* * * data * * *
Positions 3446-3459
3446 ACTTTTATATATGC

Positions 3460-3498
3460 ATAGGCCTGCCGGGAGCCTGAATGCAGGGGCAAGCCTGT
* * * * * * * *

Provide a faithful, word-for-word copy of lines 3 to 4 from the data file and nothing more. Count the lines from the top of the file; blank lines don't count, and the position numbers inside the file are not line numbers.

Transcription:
Positions 3460-3498
3460 ATAGGCCTGCCGGGAGCCTGAATGCAGGGGCAAGCCTGT